When you don’t get a lot of entries into your giveaways, it can be mystifying. What went wrong? Was it the prize? The marketing? Today, we’re going to go over a few mistakes you might be making in building your giveaways that are putting up barriers to entry. Read on…
What are Barriers to Entry?
Obviously, the goal of promoting your giveaway is to get people to enter it. Any things you do that get in the way of that — whether consciously or unconsciously — are barriers to entry.
Think of it as opening up a new store and telling people to “Come on in!” but then putting a big “Open” sign in the middle of the doorway that people have trouble getting around.
Generally, your barriers to entry will be things you add to or incorporate into your giveaway form beyond the very basic (name and email address) entry methods.
3 Common Barriers to Entry
Obviously, you don’t intend to bar most people from entering your giveaway. It’s likely that your barriers to entry were things you added to your form with good intentions — but that are actually causing people to stay away.
Here are three common examples.
1. Requiring too much.
Generally, requiring two or three inputs—things like name, email address, or even a twitter follow—are reasonable. But when you start to require any more than that to enter, people get overwhelmed and leave.
Be careful, too, about what you require to enter. People may be completely comfortable with giving you their names and email addresses, but most people don’t want to give you their phone numbers. They’d rather skip the giveaway than risk getting calls, and you lose entrants.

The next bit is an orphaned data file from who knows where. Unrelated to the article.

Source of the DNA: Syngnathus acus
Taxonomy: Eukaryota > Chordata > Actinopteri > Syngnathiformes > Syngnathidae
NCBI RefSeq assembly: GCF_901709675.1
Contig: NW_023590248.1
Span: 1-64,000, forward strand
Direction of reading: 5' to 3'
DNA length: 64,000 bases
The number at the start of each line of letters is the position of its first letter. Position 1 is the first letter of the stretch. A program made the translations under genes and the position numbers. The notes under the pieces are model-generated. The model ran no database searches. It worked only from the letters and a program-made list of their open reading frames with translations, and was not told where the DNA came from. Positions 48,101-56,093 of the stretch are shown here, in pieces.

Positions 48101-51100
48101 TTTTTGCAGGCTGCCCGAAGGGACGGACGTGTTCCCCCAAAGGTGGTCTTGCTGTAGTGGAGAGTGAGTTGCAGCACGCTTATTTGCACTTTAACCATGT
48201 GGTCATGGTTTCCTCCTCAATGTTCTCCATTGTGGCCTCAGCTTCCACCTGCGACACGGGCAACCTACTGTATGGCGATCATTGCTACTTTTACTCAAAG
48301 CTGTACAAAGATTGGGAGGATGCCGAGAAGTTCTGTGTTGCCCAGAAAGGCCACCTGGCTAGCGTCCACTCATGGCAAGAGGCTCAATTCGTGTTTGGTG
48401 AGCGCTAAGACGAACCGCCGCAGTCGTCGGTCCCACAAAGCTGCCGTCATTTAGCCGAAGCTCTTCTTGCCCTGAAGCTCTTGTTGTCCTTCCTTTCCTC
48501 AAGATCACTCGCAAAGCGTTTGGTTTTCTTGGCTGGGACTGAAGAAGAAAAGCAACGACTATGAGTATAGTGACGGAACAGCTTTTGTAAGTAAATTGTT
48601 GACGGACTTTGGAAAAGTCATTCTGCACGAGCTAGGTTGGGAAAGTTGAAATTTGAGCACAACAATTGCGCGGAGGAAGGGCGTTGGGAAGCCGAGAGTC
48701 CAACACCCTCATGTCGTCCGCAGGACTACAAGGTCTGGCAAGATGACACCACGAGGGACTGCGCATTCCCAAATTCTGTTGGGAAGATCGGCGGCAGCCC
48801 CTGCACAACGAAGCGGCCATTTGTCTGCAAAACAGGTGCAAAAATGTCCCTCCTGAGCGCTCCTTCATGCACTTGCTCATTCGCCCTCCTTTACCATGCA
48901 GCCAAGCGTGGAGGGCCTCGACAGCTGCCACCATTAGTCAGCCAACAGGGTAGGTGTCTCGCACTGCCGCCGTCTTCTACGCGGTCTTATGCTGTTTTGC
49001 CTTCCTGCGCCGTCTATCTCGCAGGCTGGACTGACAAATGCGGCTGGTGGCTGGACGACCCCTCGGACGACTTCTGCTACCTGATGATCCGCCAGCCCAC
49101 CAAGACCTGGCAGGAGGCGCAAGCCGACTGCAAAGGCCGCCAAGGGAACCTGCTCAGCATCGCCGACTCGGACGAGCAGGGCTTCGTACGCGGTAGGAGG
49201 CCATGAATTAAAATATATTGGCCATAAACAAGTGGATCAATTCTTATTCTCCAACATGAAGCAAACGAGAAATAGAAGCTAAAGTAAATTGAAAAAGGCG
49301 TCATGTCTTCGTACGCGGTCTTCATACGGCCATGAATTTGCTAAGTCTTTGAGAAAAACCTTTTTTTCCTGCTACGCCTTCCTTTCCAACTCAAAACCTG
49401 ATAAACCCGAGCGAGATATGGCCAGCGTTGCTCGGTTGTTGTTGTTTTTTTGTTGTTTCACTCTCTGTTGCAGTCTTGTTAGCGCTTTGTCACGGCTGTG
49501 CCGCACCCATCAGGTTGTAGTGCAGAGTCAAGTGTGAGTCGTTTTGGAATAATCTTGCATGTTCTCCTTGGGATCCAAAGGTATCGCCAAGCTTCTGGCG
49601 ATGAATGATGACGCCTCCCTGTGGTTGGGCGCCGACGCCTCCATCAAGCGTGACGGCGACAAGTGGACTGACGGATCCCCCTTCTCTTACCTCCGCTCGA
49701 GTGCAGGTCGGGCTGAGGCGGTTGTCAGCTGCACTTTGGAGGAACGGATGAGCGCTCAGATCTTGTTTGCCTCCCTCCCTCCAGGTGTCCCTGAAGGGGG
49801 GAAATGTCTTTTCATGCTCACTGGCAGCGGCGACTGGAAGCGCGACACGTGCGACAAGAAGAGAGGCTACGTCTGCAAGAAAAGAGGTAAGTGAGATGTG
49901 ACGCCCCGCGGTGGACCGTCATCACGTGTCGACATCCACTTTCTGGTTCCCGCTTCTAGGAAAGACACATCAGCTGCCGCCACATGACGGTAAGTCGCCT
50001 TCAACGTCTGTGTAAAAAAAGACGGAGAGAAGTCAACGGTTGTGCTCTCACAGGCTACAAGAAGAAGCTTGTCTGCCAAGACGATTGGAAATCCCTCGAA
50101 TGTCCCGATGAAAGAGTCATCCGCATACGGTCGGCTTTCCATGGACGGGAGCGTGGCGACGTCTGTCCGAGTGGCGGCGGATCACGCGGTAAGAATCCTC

2. Signing them up for too much.
When people enter your giveaway, it’s reasonable to expect that they’re fine with getting your emails. (Though you should put that in your Official Rules just to be safe.)
And when you’re running a giveaway with a partner, it’s okay to let people know they’ll be getting emails from you and your partner. But if you’re running a giveaway, and you have five or even 15 partners? People are going to avoid your giveaway if entering means that they’re being added to 15 newsletter lists!
It’s better to limit your number of partners and maybe have a smaller prize than to tell people they’re signing up for 15 email lists and risk losing entrants.
3. Giving conflicting or confusing instructions.
Usually, this happens when you create your giveaway too quickly. Let’s say, for example, that in your description you tell people that it’s required that they tell you what state they live in. But in your form, you don’t give them a place to do that! When people get confused, they leave.
Similarly, you create a confusing barrier to entry when you reference things that aren’t on the form. If you’re placing your form on your website and you reference something on your website but not on your form, you’ll confuse anyone who comes across your form in other places. If they don’t understand, they won’t enter!
The easiest way to avoid barriers to entry is to simply put yourself in other people’s shoes. If you came across your giveaway, would you be willing to enter? And would you be clear about how to enter? If not, you’ve got barriers to entry—and you need to fix them!